What is a vital part of being a remote employee?
One of the biggest things for me is communication. Without appropriate communication, your team is never going to succeed. It’s not to stay on top of each other...it’s to stay on task. Even though some may have the mentality of an 8-to-5 business, that’s not really how I operate (specifically as a leader). Everybody is in different time zones, so you have to accommodate for that. My team knows they can usually reach me at any time.
What are some of your favorite projects you’ve worked on?
The biggest one with Primitive was the initial website redesign. It takes a lot of time, but thinking through how things should look, how things should move within the site and what’s going to be best for visitors, that’s always a lot of fun for me.
Another thing we've done with Primitive that was kind of fun were webinars. I’ve done webinars in the past at previous jobs, and you never really know how they’re going to go. The biggest challenge is getting people to attend it. So that was kind of fun because we had to think about design in a different way: we had to think about execution.
Why are you committed to Primitive?
I think we are positioned to grow in a really great direction. We have an extremely talented group, and that’s really intriguing for me to stay on and see where the company goes.
Okay, now let’s talk more about you. How do you stay motivated?
I am the type of person that doesn’t like to fail, and I don’t like to make people wait. That’s just a personality thing in my work and home life. I never want to disappoint anyone, so that’s motivation enough for me.
What do you like to do outside of the office?
Because I live in Colorado, I’m in nature’s playground. I also married a Colorado native who loves the outdoors as much as me, so on any given weekend, you might find me hiking, camping, white water rafting, or taking a trip somewhere. One of the goals I’ve set for myself outside of work is to visit a new location in the United States at least once a year.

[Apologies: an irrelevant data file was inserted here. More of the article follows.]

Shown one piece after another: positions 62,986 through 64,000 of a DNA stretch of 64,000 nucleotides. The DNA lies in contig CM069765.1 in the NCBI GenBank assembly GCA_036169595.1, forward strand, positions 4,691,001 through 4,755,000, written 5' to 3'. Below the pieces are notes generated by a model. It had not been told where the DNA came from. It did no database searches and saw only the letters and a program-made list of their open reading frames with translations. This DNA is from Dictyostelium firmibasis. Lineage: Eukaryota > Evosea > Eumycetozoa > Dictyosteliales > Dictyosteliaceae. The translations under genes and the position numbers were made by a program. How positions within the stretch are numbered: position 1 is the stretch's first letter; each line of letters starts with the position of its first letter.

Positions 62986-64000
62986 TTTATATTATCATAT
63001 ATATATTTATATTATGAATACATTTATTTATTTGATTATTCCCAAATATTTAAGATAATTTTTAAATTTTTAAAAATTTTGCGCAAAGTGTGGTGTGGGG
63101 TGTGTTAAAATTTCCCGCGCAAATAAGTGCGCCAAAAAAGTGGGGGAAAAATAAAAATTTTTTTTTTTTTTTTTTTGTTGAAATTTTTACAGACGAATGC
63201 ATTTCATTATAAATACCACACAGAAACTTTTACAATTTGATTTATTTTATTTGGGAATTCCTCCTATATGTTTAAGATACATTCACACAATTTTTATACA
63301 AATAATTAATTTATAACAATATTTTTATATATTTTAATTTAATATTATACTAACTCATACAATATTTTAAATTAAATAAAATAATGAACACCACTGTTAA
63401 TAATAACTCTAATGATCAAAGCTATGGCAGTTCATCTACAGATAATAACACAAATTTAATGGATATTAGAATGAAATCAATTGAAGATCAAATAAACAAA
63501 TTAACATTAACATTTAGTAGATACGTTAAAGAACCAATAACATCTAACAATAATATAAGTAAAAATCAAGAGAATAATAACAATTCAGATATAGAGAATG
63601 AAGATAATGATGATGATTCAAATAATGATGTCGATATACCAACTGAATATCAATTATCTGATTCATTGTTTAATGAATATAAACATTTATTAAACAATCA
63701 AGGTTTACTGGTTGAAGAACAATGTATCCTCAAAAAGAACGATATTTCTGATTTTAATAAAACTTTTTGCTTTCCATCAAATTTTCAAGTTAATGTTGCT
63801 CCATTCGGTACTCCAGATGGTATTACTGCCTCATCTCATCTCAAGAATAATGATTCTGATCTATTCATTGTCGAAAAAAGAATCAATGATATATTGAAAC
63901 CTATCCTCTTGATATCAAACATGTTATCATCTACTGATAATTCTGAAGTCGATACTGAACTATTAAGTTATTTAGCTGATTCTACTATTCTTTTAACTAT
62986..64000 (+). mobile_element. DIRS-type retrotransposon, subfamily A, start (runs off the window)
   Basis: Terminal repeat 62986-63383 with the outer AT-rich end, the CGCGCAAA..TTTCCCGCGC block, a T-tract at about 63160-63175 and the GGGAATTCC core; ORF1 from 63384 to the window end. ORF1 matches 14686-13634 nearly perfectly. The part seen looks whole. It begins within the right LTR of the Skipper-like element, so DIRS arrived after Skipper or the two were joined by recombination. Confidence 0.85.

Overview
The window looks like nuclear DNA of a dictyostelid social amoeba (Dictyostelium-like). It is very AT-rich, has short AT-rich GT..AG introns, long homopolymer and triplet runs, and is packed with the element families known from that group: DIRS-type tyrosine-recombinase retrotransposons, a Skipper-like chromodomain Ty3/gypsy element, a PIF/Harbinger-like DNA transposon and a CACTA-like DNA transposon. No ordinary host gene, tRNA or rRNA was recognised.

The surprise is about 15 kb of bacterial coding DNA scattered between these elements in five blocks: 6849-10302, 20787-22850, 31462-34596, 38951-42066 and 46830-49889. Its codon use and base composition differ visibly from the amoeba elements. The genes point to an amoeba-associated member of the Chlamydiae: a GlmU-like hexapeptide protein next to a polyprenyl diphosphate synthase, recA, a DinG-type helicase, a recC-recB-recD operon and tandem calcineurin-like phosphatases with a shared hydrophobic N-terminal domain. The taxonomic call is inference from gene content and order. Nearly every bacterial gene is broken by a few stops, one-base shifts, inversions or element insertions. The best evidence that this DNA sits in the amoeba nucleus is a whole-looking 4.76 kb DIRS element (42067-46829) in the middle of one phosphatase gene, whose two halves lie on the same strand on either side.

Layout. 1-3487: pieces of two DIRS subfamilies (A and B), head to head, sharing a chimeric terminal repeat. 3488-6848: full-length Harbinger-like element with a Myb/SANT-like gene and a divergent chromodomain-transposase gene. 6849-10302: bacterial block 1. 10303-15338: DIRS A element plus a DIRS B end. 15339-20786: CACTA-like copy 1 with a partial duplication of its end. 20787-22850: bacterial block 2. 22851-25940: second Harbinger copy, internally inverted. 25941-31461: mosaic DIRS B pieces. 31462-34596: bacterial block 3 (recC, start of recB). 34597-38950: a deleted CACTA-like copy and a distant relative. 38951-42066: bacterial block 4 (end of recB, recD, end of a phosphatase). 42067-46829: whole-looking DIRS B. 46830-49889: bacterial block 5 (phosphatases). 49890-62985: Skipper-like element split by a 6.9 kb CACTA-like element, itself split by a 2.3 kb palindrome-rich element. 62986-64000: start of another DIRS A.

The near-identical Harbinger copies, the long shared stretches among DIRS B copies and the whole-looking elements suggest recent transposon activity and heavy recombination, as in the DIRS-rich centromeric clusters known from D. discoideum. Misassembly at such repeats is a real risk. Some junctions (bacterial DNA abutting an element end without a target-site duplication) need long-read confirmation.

How do you juggle work and personal life?
The thing about the role I’m in is that it doesn’t always feel like a job to me because I truly enjoy it. The only thing I would say in terms of trying to juggle between personal and professional life is if something comes up that’s truly important in my personal life, in terms of family, they will always come first...no matter what.
What is something not everyone knows about you?
I used to play bass guitar in a garage band when I was younger.
Who do you admire?
My dad and my grandpa. My grandpa was the hardest working man I had ever known and my dad did not fall far behind him. I think it’s a work ethic that has been passed down, thankfully, to me as well. They are two people I strive to be more like. I work hard every day to make them proud.
What is your secret to success?
The biggest thing for me is never wanting to disappoint anyone, and that includes my family. So if I’m trying to be as good as I can be for my family, that’s enough motivation for me to continue to succeed in both my personal and professional life.
Any other words of wisdom you would like to pass along?
I think the only other thing I would say is to find your passion and take it to where you want to go. The last thing I would ever suggest to someone is to stay in a job you don’t love.